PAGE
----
Teacher quality, curriculum key to successful education system – Minister

Mallam Adamu Adamu, Minister of Education
Mallam Adamu Adamu, Minister of Education

ADAMU Adamu, Minister of Education, ‎says the success of any education system is hinged on the quality of teachers, the curriculum and the delivery method‎.

Adamu said this in his address at the ‎ 7th Teaching and Learning in Africa Conference and 9th Roundtable organised by the Africa Federation of Teaching Regulatory Authorities(AFTRA) in Abuja on Tuesday. ‎

The News Agency of Nigeria ( NAN) reports that the six-day conference  is hosted by the Teachers Registration Council of Nigeria (TRCN). ‎

The conference has the theme: ” Teaching and Learning in Africa in the Context of Sustainable Development Goals 4(SDG4)  and Continental Education Strategy For Africa(CESA).” ‎

According to Adamu, the development of any society or nation is largely determined by the level and quality of education of its citizens.

“No matter the quality of our teachers, no matter their experience and no matter the quality of the teaching environment, if the curriculum is faulty, the product will also be faulty.

‎“With quality teachers and appropriate instrument at their disposal, delivery becomes the next most important aspect in the education system.

“What pedagogical models do we employ in delivering the curriculum, can we harmonise pedagogy across the continent and what are the pros and cons of doing this?

‎“This and many other questions need to be answered by this conference if we are to guide member states as well as ensure continental success in SDG4 and CESA,” he said.‎

Adamu added that there was a need for the continent to start planning to work out the infrastructure for teaching and learning.

He explained that the instructional materials, the instrument and more importantly the number of teachers required to service the ballooning enrollment must be worked out now. ‎‎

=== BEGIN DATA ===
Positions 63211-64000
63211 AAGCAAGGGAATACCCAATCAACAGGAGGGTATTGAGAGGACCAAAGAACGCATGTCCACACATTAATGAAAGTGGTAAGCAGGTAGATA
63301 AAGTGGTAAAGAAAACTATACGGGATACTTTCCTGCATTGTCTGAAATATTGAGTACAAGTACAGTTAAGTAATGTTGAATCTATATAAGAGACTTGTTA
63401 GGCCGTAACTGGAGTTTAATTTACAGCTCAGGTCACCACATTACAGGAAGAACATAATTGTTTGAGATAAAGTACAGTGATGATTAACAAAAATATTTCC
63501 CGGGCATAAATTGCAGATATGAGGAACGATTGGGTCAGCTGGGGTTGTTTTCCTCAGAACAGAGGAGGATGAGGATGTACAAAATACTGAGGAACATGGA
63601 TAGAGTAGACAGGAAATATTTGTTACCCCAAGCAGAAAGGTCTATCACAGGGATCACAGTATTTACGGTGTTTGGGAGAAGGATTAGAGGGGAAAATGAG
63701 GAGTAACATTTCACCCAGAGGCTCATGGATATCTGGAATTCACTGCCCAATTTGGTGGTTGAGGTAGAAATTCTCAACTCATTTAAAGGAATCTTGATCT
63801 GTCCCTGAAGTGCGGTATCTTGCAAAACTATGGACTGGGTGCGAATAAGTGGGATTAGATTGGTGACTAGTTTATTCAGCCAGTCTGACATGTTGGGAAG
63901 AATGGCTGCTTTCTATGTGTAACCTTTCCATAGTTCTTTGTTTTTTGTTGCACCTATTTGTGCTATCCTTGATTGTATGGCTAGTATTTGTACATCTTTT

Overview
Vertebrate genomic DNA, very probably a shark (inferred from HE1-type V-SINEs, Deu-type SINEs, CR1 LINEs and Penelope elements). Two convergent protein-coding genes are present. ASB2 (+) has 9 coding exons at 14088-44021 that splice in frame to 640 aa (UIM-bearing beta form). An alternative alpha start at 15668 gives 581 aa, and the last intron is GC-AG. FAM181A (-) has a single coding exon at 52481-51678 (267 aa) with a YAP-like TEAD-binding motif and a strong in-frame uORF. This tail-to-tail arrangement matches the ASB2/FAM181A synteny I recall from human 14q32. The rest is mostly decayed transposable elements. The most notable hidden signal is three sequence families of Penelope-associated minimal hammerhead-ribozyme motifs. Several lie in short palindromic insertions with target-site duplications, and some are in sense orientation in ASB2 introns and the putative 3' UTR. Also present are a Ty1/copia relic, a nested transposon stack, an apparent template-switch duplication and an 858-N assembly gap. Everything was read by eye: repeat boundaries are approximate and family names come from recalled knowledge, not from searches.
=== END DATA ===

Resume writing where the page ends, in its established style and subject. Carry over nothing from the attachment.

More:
‎The minister also  ‎stressed the need to ensure inclusive and quality education and promotion of life long learning for all on the continent in line with SDG4‎.

‎‎Adamu said that the theme for the conference was apt given the urgent necessity to harmonise approaches and strategies for meeting the seven SDG4 targets in all member states. ‎

Adamu urged participants at the conference to provide in-depth analysis and synthesis of both the SDG4 and the CESA 2013- 2025 documents.

“We hope this conference will give us the opportunity to  learn from each others experiences, sharing best practices and develop collaboration to support one another. ‎”

‎Mr Mabutho Cele, President, AFTRA,  in his opening address said ensuring inclusive and quality education for all and promotion of lifelong learning should be a priority in Africa. ‎

Cele said this would not only benefit the continent but would ensure continuous professional teacher development en route to the meaningful professionalisation of the teaching profession.

He said the conference was aimed at achieving the following outcomes, which include universal access to primary and secondary education;  early childhood development and universal pre-primary education and equal access to technical /vocatonal and higher education.

Others are relevant skills for decent work ; ‎gender equality and inclusion;  universal youth literacy and education for sustainable development and global citizenship ‎.

“Of primary importance and relevance to this conference will be to ensure that effective teaching and learning environment ; scholarships and equitable funding and quality teachers and educators are taken into cognizance. ‎

“This will form the basis for implementing the above listed targeted outcomes,’’ he said.

Cele noted that all African countries needed to establish their Teaching Regulatory Authorities that should be part of AFTRA. ‎

‎David Mabumba, the Deputy Minister of Education, Zambia, in his remarks said that professionalism was key in enhancing the teaching profession.

Mabumba said there was a need to restore the prestige of the teaching profession and provide guidelines for teaching practitioners.

He said the conference would provide a unique opportunity for stakeholders to exchange ideas and come up with solutions to address the issues of teaching and learning on the continent.

NAN reports that AFTRA, which was inaugurated on Oct. 12, 2010 in Abuja, is a a coalition of statutory national agencies, who regulate the teaching profession in various African countries.

With an initial 15 countries as members, AFTRA has grown into a profound continental federation that leads policy development and implementation for the professionalisation of teaching in Africa.‎(NAN)

– May 15, 2018 @ 19:07 GMT |


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